JP: Roby would certainly help. Maybe they’d have come out on top in some of their closer games. The frontcourt production just hasn’t been good enough, though that’s understandable because they’re relying on two true freshmen, neither of which is ready to consistently contribute in the Big Ten. That being said, I’m not sure how much Roby would help the overall cohesiveness or the consistency of the perimeter players, which are big problems as well. I think Roby could be pretty good in this system, but I don’t know that his numbers would have been dramatically different than what he did last season. Ultimately, though, I don’t think Roby was ever going to come back. Perhaps a more relevant “What if?” is Shamiel Stevenson since he’s actually on this team and I can’t understand why his waiver would have gotten denied. He’d make a big difference on this team too I think.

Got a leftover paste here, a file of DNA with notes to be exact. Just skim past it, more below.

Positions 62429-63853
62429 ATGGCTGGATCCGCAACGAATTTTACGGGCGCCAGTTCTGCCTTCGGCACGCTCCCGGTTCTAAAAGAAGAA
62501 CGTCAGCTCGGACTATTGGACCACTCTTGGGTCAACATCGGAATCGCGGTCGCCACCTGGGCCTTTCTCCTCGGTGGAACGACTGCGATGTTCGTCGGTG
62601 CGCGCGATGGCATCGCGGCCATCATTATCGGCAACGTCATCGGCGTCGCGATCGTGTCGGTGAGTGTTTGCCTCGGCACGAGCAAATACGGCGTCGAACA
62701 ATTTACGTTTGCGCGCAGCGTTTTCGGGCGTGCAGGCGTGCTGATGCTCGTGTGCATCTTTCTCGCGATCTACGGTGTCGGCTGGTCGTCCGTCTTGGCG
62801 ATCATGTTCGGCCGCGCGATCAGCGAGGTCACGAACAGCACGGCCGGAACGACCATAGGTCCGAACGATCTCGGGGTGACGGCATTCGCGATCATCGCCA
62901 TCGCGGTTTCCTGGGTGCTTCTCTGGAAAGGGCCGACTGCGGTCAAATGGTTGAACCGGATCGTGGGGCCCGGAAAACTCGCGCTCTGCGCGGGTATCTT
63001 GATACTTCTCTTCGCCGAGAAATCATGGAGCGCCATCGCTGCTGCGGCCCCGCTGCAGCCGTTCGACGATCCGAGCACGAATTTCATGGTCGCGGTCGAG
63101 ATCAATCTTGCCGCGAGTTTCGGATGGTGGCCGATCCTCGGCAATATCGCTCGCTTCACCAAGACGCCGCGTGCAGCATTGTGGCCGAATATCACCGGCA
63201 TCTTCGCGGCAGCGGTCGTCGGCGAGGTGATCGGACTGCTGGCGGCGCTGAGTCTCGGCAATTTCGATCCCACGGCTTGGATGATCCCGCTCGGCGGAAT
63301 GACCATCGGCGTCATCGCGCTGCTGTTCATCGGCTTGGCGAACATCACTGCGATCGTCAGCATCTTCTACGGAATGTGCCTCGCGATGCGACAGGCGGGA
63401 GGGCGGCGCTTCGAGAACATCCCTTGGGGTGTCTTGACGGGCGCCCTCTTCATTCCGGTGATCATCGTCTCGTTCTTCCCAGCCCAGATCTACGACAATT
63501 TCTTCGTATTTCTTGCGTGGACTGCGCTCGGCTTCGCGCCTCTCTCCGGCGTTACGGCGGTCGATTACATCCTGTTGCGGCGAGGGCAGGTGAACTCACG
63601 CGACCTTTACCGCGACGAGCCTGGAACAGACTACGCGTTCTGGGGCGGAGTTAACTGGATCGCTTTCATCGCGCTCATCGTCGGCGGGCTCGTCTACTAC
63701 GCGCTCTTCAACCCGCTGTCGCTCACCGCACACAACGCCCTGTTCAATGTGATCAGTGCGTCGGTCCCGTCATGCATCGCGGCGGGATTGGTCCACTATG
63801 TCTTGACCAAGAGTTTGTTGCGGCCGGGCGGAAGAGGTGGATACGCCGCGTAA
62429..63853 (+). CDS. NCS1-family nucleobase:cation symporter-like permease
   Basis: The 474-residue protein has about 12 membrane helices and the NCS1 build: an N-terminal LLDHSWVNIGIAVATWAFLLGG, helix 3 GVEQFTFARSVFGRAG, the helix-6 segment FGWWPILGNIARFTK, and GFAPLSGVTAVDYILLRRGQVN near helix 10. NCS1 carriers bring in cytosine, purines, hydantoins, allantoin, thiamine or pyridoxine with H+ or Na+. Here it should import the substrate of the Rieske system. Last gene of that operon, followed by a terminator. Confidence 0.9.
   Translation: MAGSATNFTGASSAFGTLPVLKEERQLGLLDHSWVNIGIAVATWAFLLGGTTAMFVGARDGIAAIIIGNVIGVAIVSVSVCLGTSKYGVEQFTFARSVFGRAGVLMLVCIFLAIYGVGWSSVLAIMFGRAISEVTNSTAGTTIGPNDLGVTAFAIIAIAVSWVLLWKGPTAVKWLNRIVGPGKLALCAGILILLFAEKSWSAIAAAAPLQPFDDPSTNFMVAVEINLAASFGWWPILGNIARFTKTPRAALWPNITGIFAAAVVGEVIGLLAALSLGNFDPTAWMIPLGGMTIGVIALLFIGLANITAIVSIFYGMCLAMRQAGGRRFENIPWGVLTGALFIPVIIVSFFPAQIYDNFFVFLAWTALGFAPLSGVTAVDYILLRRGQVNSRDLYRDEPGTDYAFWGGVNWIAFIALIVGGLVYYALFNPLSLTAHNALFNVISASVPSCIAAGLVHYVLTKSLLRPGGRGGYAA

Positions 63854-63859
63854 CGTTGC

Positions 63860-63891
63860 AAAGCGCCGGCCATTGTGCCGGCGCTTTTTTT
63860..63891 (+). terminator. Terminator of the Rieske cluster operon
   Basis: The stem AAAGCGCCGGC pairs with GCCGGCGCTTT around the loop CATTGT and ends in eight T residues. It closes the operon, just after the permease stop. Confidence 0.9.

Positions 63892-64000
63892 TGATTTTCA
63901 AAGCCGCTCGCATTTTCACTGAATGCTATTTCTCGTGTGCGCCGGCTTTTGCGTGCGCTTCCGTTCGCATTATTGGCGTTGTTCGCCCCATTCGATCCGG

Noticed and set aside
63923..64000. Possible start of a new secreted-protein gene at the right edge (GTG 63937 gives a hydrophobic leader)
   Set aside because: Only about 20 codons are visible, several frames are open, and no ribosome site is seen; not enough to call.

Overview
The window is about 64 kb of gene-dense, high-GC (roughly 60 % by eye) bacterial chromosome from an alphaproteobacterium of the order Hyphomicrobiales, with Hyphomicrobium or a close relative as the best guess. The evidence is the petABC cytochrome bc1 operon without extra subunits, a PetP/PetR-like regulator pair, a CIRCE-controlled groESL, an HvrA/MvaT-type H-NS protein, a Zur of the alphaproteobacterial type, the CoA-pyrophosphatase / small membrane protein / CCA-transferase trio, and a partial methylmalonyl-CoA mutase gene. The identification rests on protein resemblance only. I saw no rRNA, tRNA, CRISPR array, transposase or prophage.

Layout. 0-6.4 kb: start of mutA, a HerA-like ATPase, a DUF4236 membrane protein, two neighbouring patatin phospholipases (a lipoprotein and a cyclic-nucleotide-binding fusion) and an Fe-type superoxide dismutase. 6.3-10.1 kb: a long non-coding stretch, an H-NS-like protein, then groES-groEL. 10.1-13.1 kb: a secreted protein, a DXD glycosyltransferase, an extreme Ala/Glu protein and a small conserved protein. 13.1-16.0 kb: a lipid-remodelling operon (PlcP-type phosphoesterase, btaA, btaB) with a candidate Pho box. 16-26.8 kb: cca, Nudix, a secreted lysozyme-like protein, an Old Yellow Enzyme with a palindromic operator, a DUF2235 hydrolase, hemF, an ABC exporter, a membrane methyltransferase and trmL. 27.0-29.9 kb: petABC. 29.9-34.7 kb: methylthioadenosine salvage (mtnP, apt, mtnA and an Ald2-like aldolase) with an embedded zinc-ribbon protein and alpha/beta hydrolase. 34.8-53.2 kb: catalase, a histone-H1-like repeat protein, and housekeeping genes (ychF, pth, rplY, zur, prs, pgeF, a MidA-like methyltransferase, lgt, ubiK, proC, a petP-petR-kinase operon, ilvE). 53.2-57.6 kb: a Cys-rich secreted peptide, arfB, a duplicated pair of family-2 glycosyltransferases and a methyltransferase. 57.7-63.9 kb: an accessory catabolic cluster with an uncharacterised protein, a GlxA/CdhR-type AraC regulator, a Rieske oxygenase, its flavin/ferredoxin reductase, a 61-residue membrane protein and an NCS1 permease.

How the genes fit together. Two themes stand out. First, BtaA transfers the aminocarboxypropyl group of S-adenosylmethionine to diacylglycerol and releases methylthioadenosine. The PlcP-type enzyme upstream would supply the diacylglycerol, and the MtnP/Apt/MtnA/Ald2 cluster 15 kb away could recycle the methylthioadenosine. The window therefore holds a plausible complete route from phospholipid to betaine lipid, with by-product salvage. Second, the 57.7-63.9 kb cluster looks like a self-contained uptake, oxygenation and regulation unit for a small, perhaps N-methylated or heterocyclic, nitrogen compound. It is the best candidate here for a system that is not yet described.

What do YOU think of the Lubick hire? (@ZaneSerhan)
BV: I’m intrigued, a word I chose carefully. He and Frost obviously have a rapport, which I think can be important particularly when it comes play calling. That said, Lubick’s results are pretty encouraging but they’re somewhat tough to really break down. Yes, he was part of Oregon offenses that were very good, but almost all of Oregon’s offenses were very good. How do you handicap that? And this is a consideration for a lot of former Duck assistants until, like Frost, they go out and do it on their own. Lubick did, sort of, in a co-coordinator role for Washington. So, I reserve a little room for caution, but that’s probably a good idea for any hire. By making the Lubick the pick, I think Nebraska increased its chances of that hire having an immediate impact just based on familiarity.